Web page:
Death Of The Jingle

Advertisers, desperate to find a way to reach an audience, are like the parent who screams in frustration that her kids aren’t listening to her. The more she yells at the kid to keep his room clean, the dirtier it gets. Mama’s words have lost their punch. Even Mama’s punch has lost its effectiveness, because the kid knows he will survive it.

Everyone blames the ever-diversifying consumer market, the thousands of cable channels, satellite radio, yada yada yada. Few people look at the content of the ads.

A copywriter goes to, types in a category and accesses hundreds of songs, which provide not only music ideas but a possible campaign slogan as well. An art director sifts through piles of CDs that arrive each day from record labels and searches their covers for inspiration. An agency producer instructs his film editor to use a particular pop song; do the cut first, and we’ll deal with the rights later.

Advertising has become a sneaky business of short-term ideas—give them a joke, and slip the sponsor’s name in at the end with a product shot. After the first 20 seconds of a spot, often you don’t even know what it’s for. And by then, who cares?

If they do remember a commercial at all, people usually can’t connect it with a product. That’s because nobody is singing about the product. The ads are singing about everything but the product. Commercials don’t sound like advertising anymore. They sound like everything but advertising. And that’s a big mistake.

When did it become wrong to sell something? Producing a great product and marketing it is what made America great. The spots we remember are the ones that sang to us about the product, or danced for us about the product, or entertained us musically about the product for 30 seconds, and we in turn would watch, because original advertising music demanded our attention. And when we went to the store and saw the product, we remembered the jingle!

A lyric in a commercial has to relate to the product and not be afraid to name it, or the ad that costs millions to produce and broadcast fails.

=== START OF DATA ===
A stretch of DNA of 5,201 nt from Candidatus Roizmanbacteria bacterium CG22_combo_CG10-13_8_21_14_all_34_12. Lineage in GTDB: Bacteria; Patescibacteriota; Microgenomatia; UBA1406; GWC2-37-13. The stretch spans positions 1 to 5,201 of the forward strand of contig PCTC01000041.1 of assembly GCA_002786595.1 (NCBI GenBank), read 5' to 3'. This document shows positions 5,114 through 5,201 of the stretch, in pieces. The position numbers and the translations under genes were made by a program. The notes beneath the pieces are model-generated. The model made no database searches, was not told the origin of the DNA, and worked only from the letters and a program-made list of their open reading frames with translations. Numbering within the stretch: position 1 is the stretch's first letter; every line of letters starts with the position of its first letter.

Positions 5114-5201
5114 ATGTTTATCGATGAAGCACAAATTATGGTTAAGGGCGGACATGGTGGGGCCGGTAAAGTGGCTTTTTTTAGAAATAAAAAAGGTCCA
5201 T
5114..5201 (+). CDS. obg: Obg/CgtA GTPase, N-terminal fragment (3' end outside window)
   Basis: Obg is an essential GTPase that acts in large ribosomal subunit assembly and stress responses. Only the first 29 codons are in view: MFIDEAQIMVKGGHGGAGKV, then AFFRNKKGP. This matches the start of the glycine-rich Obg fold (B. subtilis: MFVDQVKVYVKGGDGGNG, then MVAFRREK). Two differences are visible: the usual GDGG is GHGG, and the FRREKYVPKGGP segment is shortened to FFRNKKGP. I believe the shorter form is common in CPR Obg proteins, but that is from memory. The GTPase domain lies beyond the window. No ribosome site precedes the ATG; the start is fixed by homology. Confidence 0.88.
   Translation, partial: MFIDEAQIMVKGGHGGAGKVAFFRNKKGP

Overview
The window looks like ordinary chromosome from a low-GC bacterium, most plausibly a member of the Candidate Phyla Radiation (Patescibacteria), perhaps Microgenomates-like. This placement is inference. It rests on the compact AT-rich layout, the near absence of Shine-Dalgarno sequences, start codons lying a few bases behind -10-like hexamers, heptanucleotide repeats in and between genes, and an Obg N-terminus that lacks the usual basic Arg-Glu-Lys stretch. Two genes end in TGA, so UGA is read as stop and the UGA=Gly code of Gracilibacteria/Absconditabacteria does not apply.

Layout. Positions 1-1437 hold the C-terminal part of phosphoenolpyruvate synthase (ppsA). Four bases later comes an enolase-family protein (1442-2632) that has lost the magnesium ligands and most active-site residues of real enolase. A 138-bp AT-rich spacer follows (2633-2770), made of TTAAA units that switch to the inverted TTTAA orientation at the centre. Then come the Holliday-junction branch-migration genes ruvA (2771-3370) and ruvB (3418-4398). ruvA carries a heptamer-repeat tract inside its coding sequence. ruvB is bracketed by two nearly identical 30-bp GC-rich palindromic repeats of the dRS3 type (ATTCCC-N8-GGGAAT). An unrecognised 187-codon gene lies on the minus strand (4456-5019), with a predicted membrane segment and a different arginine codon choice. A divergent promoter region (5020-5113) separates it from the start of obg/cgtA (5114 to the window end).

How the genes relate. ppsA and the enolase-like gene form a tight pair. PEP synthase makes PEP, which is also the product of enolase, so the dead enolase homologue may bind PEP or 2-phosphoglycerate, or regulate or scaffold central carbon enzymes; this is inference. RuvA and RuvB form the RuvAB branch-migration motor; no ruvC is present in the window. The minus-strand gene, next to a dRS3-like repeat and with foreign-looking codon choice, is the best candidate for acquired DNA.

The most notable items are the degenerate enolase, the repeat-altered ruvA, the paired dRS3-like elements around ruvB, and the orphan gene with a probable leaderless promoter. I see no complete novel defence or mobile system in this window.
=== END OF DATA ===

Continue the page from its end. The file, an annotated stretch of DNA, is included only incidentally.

This sea change was no accident. When the major record companies and music publishers—once mere bystanders on the fringes of the advertising music world—realized they could replace the income they were losing from Internet downloading and digital copying with sync licenses and performance fees, they formed well-financed, highly aggressive “creative resource departments,” whose sole purpose was to entice ad agencies into paying big bucks for the use of their pop songs in advertising. It crippled an industry. Composers who once worked to provide a sponsor with an original, unique, long-lasting, stand-alone audio campaign platform now do little more than shorten pop songs to fit into commercials.

How did the ad industry become a revenue stream for the record business? How did the record business designate itself as a marketing partner to Madison Avenue, without ever demonstrating an ability to provide a return on the sizeable investment in a pop song’s license fee?

Sorry, they gave me only 500 words.

For the Record: In the list of the Top 50 Interactive Agencies [Feb. 21], estimated 2003 revenue for Aegis’ Isobar unit was misstated. It should have been stated as $54.5 million. Thus, estimated 2004 revenue of $100 million represented year-on-year growth of 83 percent. In the creative feature on John Jay [Feb. 21], the basketball player pictured in the screen grab of the ‘Chamber of Fear’ anime spot was LeBron James, not Kobe Bryant. In a news story [Feb. 21], the name of Samsung svp of sales and marketing Peter Weedfald was misspelled.

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